I don’t think it’s about pulling yourself up by your bootstraps. I think it’s about recognizing when someone’s offering their hand.
During these two weeks, an incredible thing happened without me realizing. The cook from the BBQ joint next to 4+20 brings me lunch everyday. Two friends buy dinner without a word. The bar near the JC apartment buys my drinks every time. Wordlessly these kind men with girlfriends and without agenda, let me read and drink beer in their dimly lit bar and never ask why I’m there. I jump the PATH rail as often as possible, and the old ladies watching always give me a smile. A co-worker I barely know tells me publicly crying on the train is a rite of passage in New York. She also tells me most of your 20’s is realizing the people you’ve loved for years are shitty. Her words hold me. Another co-worker greets me with a real hug, then says “that was a really good, I needed that.” I smile and say, “you’re welcome”, wondering if she knows how close to tears I am because no one has touched me in a month.
Yesterday, I call my mom and cry in front of the statue of a Franciscan monk on the corner of 4th and 9th. I tell her I might need to come home. I tell her I’ve never been more scared, tired, and vulnerable. I tell her that no one asks how I am, and I wonder if I’ve faked well-being enough, or if people simply haven’t the time.
This is no one’s fault.
My mom tells me to write this post, that I have nothing to be ashamed of, and that this is the best and fastest way to learn about money. I know in her words, in the words she doesn’t say, in the gentle way she asks if I’ve paid my cellphone bill, that she will catch me, I just haven’t fallen far enough yet.
My mother grew up castrating pigs and milking cows. Her definition of how far is tough, working class, and honest.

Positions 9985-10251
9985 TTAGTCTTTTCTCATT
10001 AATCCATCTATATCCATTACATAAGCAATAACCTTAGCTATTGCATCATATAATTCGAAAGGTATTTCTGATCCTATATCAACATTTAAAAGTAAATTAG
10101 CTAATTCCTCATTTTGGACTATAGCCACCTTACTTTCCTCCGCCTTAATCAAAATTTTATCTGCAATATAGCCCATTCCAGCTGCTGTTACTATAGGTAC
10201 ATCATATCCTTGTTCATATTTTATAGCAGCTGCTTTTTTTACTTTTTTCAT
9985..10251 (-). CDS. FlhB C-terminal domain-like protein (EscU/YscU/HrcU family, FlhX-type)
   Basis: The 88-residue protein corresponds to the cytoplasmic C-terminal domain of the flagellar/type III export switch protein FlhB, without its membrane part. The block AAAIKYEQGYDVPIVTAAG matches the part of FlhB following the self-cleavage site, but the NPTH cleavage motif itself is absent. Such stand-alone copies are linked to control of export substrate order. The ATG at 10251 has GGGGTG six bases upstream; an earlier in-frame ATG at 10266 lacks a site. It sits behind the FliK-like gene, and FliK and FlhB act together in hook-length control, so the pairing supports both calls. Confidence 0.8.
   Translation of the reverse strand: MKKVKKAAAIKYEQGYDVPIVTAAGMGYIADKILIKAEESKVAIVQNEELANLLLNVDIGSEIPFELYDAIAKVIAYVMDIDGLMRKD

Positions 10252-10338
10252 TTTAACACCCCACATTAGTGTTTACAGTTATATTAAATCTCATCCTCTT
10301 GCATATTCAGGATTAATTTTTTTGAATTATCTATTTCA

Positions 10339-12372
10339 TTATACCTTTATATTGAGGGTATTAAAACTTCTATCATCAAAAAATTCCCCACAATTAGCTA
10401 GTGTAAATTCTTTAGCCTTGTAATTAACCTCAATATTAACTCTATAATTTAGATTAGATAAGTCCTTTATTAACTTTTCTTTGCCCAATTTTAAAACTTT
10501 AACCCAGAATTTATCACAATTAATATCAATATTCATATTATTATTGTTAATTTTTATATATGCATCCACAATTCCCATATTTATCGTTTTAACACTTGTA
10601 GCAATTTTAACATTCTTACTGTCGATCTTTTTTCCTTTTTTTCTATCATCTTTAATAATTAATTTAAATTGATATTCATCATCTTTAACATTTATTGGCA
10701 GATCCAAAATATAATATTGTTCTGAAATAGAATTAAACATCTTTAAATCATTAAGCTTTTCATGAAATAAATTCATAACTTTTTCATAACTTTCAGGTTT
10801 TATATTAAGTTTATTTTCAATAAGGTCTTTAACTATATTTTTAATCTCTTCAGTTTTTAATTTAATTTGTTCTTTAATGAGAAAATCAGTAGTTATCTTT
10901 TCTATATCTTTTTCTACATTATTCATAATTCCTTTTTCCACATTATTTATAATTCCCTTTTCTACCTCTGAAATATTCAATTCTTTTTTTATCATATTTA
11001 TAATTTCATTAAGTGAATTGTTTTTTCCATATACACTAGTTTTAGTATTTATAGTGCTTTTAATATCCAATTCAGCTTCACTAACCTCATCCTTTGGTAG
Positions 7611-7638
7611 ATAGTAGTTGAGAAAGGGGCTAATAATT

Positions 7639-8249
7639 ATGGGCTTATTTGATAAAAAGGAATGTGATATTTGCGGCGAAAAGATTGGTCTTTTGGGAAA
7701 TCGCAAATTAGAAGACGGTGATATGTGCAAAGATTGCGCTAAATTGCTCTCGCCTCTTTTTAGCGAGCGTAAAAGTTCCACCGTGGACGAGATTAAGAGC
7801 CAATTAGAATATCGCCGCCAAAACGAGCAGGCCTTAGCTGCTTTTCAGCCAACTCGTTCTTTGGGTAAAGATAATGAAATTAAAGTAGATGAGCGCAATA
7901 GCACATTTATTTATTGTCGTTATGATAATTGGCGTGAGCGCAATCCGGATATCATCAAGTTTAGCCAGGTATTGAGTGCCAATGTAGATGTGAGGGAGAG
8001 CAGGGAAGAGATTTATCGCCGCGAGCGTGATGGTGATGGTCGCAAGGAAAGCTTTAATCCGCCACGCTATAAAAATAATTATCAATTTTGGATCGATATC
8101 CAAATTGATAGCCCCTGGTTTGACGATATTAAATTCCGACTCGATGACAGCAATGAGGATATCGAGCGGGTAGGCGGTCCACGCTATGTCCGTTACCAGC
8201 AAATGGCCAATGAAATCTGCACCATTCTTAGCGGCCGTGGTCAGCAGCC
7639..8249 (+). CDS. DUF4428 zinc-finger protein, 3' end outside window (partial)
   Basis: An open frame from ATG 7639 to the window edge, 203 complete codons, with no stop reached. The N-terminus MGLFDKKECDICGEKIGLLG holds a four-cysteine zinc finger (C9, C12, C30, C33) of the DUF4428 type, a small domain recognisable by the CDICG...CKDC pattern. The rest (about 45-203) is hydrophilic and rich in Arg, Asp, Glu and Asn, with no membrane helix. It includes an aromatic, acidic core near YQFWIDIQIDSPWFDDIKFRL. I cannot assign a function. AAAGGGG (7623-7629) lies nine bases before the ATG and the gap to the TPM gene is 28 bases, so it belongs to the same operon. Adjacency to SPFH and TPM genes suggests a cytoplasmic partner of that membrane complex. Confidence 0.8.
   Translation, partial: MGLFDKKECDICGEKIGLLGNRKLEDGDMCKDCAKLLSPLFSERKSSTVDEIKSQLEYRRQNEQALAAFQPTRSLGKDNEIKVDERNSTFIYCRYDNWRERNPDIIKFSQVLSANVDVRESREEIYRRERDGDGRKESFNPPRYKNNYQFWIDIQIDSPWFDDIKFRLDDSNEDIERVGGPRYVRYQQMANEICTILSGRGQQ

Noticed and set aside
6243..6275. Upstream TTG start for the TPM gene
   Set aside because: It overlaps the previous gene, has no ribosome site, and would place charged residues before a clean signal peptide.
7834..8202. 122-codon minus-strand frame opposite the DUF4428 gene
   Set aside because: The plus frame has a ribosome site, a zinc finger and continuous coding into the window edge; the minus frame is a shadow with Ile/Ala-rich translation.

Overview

A crazy thing happens. On this same day, a co-worker offers her home for me to sleep in the rest of the week. No cats. My GM emails me back. I’m already on the schedule. My birth certificate comes in. I get paid tomorrow. A letter comes from my best friend, and her happiness spills off the pages and into me. I go to a Rebecca Solnit talk about public space and women and travel and freedom and sit next to a friend who later buys me dinner and asks repeatedly if I’m okay. I’m worried and vulnerable, but I am seen and who am I to ask someone to look away?
Today I have a fever and can’t leave the house. But I can make it. I call my dad and tell him I’m not coming home. I’m learning. I cancel my weekend plans and promise to store up money. At the eleventh hour, Fate provides. I can continue to travel, just when I was about to give up.
I can continue. Luckily, humbly, gratefully, shockingly, this little idiot covered in cat hair will make it. Some lesson is learned. Several I think.
It’s hard to write when you’re afraid you won’t get home each night. It’s hard to worry if you’re gaining weight and breaking out when you don’t know where your next meal will come from.
The next few things on here will be about hobbits, for Posey, about friendships dissolving, about men projecting on women, and who knows what else. But I had to get this out of the way. I hid my sick, scared self from you. The reason was shame. I was not in integrity with myself, because shame is bullshit and fuck shame. I resent letting it lord over me these past few weeks.
I’m so damn lucky to know you all.
I love you. I miss you. I hope to see you soon.